THE DARK KNIGHT


2008

10/10

DIRECTOR: Christopher Nolan

CONTAINS SPOILERS

A TOP TEN FILM!

Batman Begins‘ ending was a brilliant nod towards the things that were to come, as Gary Oldman’s, newly promoted Lieutenant Jim Gordon flashes The Joker’s calling card, Batman’s revival had now well and truly begun. A film with lesser known villains was about to retread more familiar ground with the introduction of The Joker and Harvey Dent/Two Face.

But this was Christopher Nolan’s more grounded take on the superhero, and his villains needed to be much more than the hammy caricatures that we’d seen before. The late Heath Ledger made the role of The Joker his own in ways that no-one could have imagined. This was a dark, evil and terrifying take on the character with an evil sense if humour but he is in keeping with the villain that we know so well.

The origins of the Dark Knight were covered expertly in the first film, and now it is time to take that story one step further, so consequently this is now more about crime in Gotham City. The criminal underworld is now in turmoil as Batman, Gordon and the new District Attorney, Harvey Dent are leaning on them, but when things turn ugly, they turn ugly!

The beauty of this film is that it takes off pretty much from where the first left off, but the tone has changed a bit. This owes a lot to Michael Mann’s, Heat, and focuses much more on Wayne/Batman’s attempts to rid the city of crime, whilst his opposite and nemesis, The Joker, is proving himself to be nothing less than a pure anarchist, unreasonable and nonnegotiable.

Is this better than Batman Begins? Yes, but only fractionally. It’s slightly tighter and more complex, with every set piece seamlessly moving on to the next complex sequence, where the grand plan is rarely what it appears to be. The film’s narrative is deceptive, playing with its characters and the audience alike. This is film-making at it’s very best. The perfect blend of grand direction, passionate character development and performance and writing, with a narrative and structure designed to engage and enthrall the viewer without patronising or insulting their intelligence.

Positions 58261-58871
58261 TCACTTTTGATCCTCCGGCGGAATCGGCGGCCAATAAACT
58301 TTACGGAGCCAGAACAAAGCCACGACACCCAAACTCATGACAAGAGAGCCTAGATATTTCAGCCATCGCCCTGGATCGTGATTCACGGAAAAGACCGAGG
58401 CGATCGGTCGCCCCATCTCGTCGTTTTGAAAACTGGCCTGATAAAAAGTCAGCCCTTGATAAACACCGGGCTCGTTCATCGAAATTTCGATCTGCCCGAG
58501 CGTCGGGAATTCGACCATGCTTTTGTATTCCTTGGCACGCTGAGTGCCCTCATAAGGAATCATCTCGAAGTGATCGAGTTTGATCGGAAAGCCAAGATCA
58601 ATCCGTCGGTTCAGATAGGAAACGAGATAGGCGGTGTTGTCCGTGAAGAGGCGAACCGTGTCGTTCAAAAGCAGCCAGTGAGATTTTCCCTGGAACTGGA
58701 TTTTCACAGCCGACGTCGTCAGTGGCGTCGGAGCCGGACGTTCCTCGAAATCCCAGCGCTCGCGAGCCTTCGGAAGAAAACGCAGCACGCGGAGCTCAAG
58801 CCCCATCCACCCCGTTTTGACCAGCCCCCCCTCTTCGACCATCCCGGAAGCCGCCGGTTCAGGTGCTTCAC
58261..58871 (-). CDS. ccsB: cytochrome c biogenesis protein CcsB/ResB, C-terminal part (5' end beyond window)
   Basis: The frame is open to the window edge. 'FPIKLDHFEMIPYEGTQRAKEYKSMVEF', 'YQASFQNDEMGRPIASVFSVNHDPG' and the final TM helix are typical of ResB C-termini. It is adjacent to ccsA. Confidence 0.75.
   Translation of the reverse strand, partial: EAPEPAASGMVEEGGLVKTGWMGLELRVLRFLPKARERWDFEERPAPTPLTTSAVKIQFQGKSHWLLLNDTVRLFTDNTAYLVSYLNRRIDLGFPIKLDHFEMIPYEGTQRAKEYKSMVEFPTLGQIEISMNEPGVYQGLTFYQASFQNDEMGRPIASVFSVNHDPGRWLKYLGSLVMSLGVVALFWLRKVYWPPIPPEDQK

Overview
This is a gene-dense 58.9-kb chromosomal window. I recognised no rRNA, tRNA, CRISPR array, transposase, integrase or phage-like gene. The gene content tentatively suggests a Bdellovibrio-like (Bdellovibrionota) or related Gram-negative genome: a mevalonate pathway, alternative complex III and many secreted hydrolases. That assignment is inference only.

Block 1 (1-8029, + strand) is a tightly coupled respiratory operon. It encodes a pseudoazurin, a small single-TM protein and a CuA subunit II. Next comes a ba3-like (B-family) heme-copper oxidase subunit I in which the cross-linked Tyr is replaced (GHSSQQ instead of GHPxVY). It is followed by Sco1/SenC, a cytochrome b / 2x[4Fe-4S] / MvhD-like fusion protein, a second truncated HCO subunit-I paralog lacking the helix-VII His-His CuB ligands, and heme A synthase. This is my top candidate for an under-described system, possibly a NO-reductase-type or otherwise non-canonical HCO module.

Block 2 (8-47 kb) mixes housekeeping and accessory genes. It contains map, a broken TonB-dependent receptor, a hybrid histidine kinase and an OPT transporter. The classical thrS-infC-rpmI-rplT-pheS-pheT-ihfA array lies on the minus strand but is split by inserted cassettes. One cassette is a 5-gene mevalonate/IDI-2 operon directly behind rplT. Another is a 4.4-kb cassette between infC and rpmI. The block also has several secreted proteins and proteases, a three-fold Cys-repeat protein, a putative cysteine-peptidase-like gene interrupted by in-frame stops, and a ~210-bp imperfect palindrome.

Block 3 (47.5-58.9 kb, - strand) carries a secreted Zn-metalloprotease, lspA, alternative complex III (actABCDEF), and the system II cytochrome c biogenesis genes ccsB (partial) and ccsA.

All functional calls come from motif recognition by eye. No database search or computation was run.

I believe that this film is a masterpiece and genuinely the best movie of this genre ever made. There are so many examples of how to do a comic adaptation and many great examples to boot, but I feel that this blends them all so well. It’s a franchise film without falling into the trap of being part of franchise. Each film is a real film its own right, with a plot, arch and tone.

The narrative continues, but the feel evolves to suit the film, and though Begins and Knight seamlessly work together, either could also be taken as a film by themselves, each with the integrity to hold their own. But as a franchise movie, it is still littered with nods to the future, or in some cases, more subtle entries into the lore.

Take Mr. Reese for example. This was a name used by The Riddler and many suspected at the time that it was linked to the third film, but so far, there’s no talk of The Riddler’s involvement, in fact there has been an outright denial. But I believe that in effect, he has already appeared, though in a much muted manner. Mr. Coleman Reese, or Mister-REES (mysteries anyone?), threatens to out Wayne as Batman but is stopped by The Joker, but maybe the fact that he worked for a consultancy employed by Wayne Enterprises and threatened Wayne with blackmail etc… was  a mild acknowledgment of The Riddler’s character.

This is what we’re talking about when we look at Nolan’s work. He spares nothing, but delivers the film in ways that doesn’t always conform to your expectations. And don’t forget th line about the Cats line either…

Overall, The Dark Knight is the epitome of the reboot genre, taking so much from the original source without copying, but bringing a genuinely deep, thoughtful and emotional take on a comic book character who dresses like a bat and solves crime… May the genius of Christopher Nolan and his team carry on for years to come, but I do fear that he’s heading for a fall, purely on the basis that no-one can produce films of this outstanding quality for ever… can they?

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